A correlation between currencies is the relationship between the price trends of said currency, so when we mention correlation between currency crosses we mean the same thing, only that it applies to pairs rather than to single currencies. The correlation becomes important when you want to invest in Forex by considering more than one currency pair, with the intent to consider the reciprocal reactions that are created between two or more elements taken into consideration. In technical jargon, we talk about operations. When we want to consider the operation on two or three crosses at the same time, we will have to consider several factors including the correlations between them. We specify that for elements we mean currency pairs and that it is not advisable to study the correlations between more than three currency pairs for the same purpose. For example, you study the correlations between EUR/USD, USD/JPY and EUR/JPY, and also study the correlations between these and others with GBP. This is complicated and a bit too much so we recommend staying in the “triangle” type AB, BC, AC.
Elements to Consider
To carry out a study on three currency crosses at the same time we have to take the following elements into consideration:
- Correlations between the same crosses
- Cross price trend
Let’s deepen the first point. We have already analysed rollover before, but let’s briefly repeat that this is a daily click that allows you to receive positive and negative prizes for maintaining your position. The trend of cross prices is almost an obvious fact, but it is always good to never leave anything to chance and reiterate the most important concepts.
Now be careful because as we said a moment ago, it’s possible to take for granted aspects that affect the individual currency cross. The characteristics that influence the trend of the individual crosses vary from pair to pair, so we must always keep them in mind, especially when preparing to make a correlation.
For example, cross trends may be influenced by the economic conditions of the respective countries, carry trade operations, the diversity of the markets they present, transaction volumes and others. Each of these elements can influence the single currency. Let’s take a closer look.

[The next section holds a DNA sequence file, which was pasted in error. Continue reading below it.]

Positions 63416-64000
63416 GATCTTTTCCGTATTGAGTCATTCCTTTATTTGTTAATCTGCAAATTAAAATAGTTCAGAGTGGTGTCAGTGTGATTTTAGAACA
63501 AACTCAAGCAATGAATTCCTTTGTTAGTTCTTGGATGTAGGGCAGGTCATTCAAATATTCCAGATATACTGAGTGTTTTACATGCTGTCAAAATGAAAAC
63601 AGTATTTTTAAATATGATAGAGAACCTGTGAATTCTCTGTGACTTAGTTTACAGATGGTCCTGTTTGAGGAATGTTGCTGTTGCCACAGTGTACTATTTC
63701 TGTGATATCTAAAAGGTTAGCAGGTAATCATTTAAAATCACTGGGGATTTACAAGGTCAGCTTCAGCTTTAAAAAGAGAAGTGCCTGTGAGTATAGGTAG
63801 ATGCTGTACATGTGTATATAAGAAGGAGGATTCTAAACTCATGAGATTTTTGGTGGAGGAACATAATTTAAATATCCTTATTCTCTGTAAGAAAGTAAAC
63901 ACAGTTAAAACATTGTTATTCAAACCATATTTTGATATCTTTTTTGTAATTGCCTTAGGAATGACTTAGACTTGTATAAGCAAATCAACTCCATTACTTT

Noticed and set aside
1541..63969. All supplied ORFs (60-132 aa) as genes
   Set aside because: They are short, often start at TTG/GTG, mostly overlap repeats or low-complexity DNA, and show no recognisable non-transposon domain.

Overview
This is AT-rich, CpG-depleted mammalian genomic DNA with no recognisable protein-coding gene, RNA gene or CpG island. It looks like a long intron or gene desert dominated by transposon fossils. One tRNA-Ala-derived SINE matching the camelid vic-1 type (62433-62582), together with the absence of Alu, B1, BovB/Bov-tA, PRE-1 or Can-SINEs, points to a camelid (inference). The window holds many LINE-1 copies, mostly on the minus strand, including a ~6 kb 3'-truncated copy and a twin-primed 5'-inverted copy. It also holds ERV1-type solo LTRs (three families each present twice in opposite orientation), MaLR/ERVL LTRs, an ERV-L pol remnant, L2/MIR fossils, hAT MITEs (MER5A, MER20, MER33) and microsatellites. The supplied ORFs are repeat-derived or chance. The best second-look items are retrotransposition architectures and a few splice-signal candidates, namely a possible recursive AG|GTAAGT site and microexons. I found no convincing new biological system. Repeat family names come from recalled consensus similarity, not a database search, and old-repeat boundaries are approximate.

- Carry trade is a financial transaction in which funds are procured in a country with a low cost (low interest rate) and these funds are used in a country with a high interest rate. For example, if we borrowed Yen and paid 1% (low), we could convert them to AUD (Australian Dollars) which makes 7-8%. The transaction is very convenient but presents a risk due to the exchange rate. If before the expiry of our speculative transaction in Australia, the Yen is re-evaluated for more than the difference in yield, the operation becomes a loss. The carry trade, however, tends to depress the exchange rate of the Yen, since it involves the sale of Yen against other currencies, thus enhancing the convenience of the transaction.
- The diversity of the markets is due to the different import, export and production strategies due to the type of raw materials available, the type of products and the demand both internal and external.
The correlation, simply recapitulating, is trading on multiple currency pairs simultaneously. For this reason, it is necessary to follow the individual currencies more closely, then the currency pairs that comprise them. The correlation takes place to contrast the differences between the various elements, as well as to highlight the points in common. In practice, it is a matter of understanding how currency pairs behave in the presence of certain conditions, such as those of the market that affect both the reference markets, how they respond to the currency that is part of the pair as well as others. The best strategy is to operate with at least three crosses, two of which are directly or inversely correlated (also considering rollover rates) and one third to cover set on a positive rollover transaction. Refer to the first part of the article in which we considered price and rollover trends. These two are necessary elements for the study of currency pairs and in the planning of an investment based on the correlation between currencies in Forex.
For this reason there exist correlation tables called “Daily Correlation”. On the table we’ll find pairs placed both on a horizontal and vertical line, in order to create points of contact. The cross between two equal crosses will be 100. We will find positive and also negative data. We can use the following rules:
- If the correlation is high, i.e., the data is above 80 and positive (there is no -), it means that the currency crosses move in the same direction
- If the correlation is high, i.e., the data is above 80 and negative (there is sign -), it means that the crosses move in the opposite direction (inversely related)
- If the correlation is low, i.e., the data is below 60, the cross does not move in the same direction
For example, if the cross is USD/JPY it shows a data (correlation index) of -89 will mean that it moves in the opposite direction to EUR/USD (100). If the GBP/USD scores -40, it means that it does not move in the same direction as EUR/USD. Again, if EUR/GBP scores 83, it means that it is moving in the same direction as EUR/USD.
Here is an example of a Correlation Daily table or Correlation of Currencies in Forex.
Here is yet another type:
As you can see, the intersection of two equal currencies gives a correlation index of 100. The squares in pink are the negative ones, those below -60 are marked in dark pink. Boxes above 80 are highlighted in dark green.
Go to the next lesson – Carry Trade, an in-depth study